118. Taube, S.,, J. W. Perry,, K. Yetming,, S. P. Patel,, H. Auble,, L. Shu,, H. F. Nawar,, C. H. Lee,, T. D. Connell,, J. A. Shayman,, and C. E. Wobus. 2009. Ganglioside-linked terminal sialic acid moieties on murine macrophages function as attachment receptors for murine noroviruses. J. Virol. 83:40924101.
119. Teunis, P. F.,, C. L. Moe,, P. Liu,, S. E. Miller,, L. Lindesmith,, R. S. Baric,, J. Le Pendu,, and R. L. Calderon. 2008. Norwalk virus: how infectious is it? J. Med. Virol. 80:14681476.
120. Thorven, M.,, A. Grahn,, K. O. Hedlund,, H. Johansson,, C. Wahlfrid,, G. Larson,, and L. Svensson. 2005. A homozygous nonsense mutation (428G?A) in the human secretor (FUT2) gene provides resistance to symptomatic norovirus (GGII) infections. J. Virol. 79:1535115355.
121. Troeger, H.,, C. Loddenkemper,, T. Schneider,, E. Schreier,, H. J. Epple,, M. Zeitz,, M. Fromm,, and J. D. Schulzke. 2009. Structural and functional changes of the duodenum in human norovirus infection. Gut 58:10701077.
122. van Nimwegen, E. 2006. Epidemiology. Influenza escapes immunity along neutral networks. Science 314:18841886.
123. Verhoef, L.,, E. Depoortere,, I. Boxman,, E. Duizer,, Y. van Duynhoven,, J. Harris,, C. Johnsen,, A. Kroneman,, S. Le Guyader,, W. Lim,, L. Maunula,, H. Meldal,, R. Ratcliff,, G. Reuter,, E. Schreier,, G. Siebenga,, K. Vainio,, C. Varela,, H. Vennema,, and M. Koopmans. 2008. Emergence of new norovirus variants on spring cruise ships and prediction of winter epidemics. Emerg. Infect. Dis. 14:238243.
124. Wang, Q. H.,, V. Costantini,, and L. J. Saif. 2007. Porcine enteric caliciviruses: genetic and antigenic relatedness to human caliciviruses, diagnosis and epidemiology. Vaccine 25:5455466.
125. Ward, V. K.,, C. J. McCormick,, I. N. Clarke,, O. Salim,, C. E. Wobus,, L. B. Thackray,, H. W. Virgin IV,, and P. R. Lambden. 2007. Recovery of infectious murine norovirus using pol II-driven expression of full-length cDNA. Proc. Natl. Acad. Sci. USA 104:1105011055.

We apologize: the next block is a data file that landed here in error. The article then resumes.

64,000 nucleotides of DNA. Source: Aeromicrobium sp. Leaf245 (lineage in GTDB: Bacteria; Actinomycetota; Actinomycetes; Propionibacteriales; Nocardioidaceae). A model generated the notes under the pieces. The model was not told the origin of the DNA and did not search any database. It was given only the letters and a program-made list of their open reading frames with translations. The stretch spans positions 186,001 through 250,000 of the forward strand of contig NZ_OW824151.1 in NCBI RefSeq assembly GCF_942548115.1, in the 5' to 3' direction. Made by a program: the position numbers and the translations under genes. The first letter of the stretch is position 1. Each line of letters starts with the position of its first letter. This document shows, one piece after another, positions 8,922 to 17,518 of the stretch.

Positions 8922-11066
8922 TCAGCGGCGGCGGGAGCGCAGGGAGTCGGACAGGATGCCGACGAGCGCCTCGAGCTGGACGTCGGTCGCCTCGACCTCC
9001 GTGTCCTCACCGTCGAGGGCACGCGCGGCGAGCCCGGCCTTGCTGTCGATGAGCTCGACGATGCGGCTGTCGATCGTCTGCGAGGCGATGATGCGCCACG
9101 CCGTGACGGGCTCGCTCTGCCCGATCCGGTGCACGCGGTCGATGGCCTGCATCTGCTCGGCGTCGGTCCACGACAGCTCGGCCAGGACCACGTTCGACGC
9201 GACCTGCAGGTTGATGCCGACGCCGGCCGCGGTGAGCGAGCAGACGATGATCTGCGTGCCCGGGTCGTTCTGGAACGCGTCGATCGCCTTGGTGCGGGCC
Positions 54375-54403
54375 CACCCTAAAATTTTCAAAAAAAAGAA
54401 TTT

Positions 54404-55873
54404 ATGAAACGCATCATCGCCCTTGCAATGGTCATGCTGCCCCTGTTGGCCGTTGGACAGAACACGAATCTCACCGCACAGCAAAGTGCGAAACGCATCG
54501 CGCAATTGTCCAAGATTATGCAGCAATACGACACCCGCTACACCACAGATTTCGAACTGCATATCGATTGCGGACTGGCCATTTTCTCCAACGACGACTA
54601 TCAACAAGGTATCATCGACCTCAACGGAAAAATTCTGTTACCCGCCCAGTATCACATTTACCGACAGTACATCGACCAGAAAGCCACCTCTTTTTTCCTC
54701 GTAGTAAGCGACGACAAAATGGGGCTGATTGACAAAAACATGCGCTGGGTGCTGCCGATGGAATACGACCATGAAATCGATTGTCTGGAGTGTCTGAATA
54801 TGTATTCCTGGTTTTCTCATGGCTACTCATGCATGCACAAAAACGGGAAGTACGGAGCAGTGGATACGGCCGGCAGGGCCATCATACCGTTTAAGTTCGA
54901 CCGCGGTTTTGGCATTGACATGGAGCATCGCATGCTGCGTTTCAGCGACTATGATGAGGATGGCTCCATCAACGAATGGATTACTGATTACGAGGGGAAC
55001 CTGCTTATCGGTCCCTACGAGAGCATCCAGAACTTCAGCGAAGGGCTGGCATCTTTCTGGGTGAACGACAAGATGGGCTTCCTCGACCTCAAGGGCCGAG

126. Waters, A.,, S. Coughlan,, and W. W. Hall. 2007. Characterisation of a novel recombination event in the norovirus polymerase gene. Virology 363:1114.
127. Wobus, C. E.,, S. M. Karst,, L. B. Thackray,, K. O. Chang,, S. V. Sosnovtsev,, G. Belliot,, A. Krug,, J. M. Mackenzie,, K. Y. Green,, and H. W. Virgin. 2004. Replication of norovirus in cell culture reveals a tropism for dendritic cells and macrophages. PLoS Biol. 2:e432.
128. Xi, J. N.,, D. Y. Graham,, K. N. Wang,, and M. K. Estes. 1990. Norwalk virus genome cloning and characterization. Science 250:15801583.
129. Zheng, D. P.,, T. Ando,, R. L. Fankhauser,, R. S. Beard,, R. I. Glass,, and S. S. Monroe. 2006. Norovirus classification and proposed strain nomenclature. Virology 346:312323.

Tables

Generic image for table
TABLE 1

Taxonomic structure of the

Citation: Schreier E. 2012. Genome Diversity and Host Interaction of Noroviruses, p 191-213. In Hacker J, Dobrindt U, Kurth R (ed), Genome Plasticity and Infectious Diseases. ASM Press, Washington, DC. doi: 10.1128/9781555817213.ch12
Generic image for table
TABLE 2

Distribution of norovirus genogroups and genotypes across the various human and animal species

Citation: Schreier E. 2012. Genome Diversity and Host Interaction of Noroviruses, p 191-213. In Hacker J, Dobrindt U, Kurth R (ed), Genome Plasticity and Infectious Diseases. ASM Press, Washington, DC. doi: 10.1128/9781555817213.ch12

This is a required field
Please enter a valid email address
Please check the format of the address you have entered.
Approval was a Success
Invalid data
An Error Occurred
Approval was partially successful, following selected items could not be processed due to error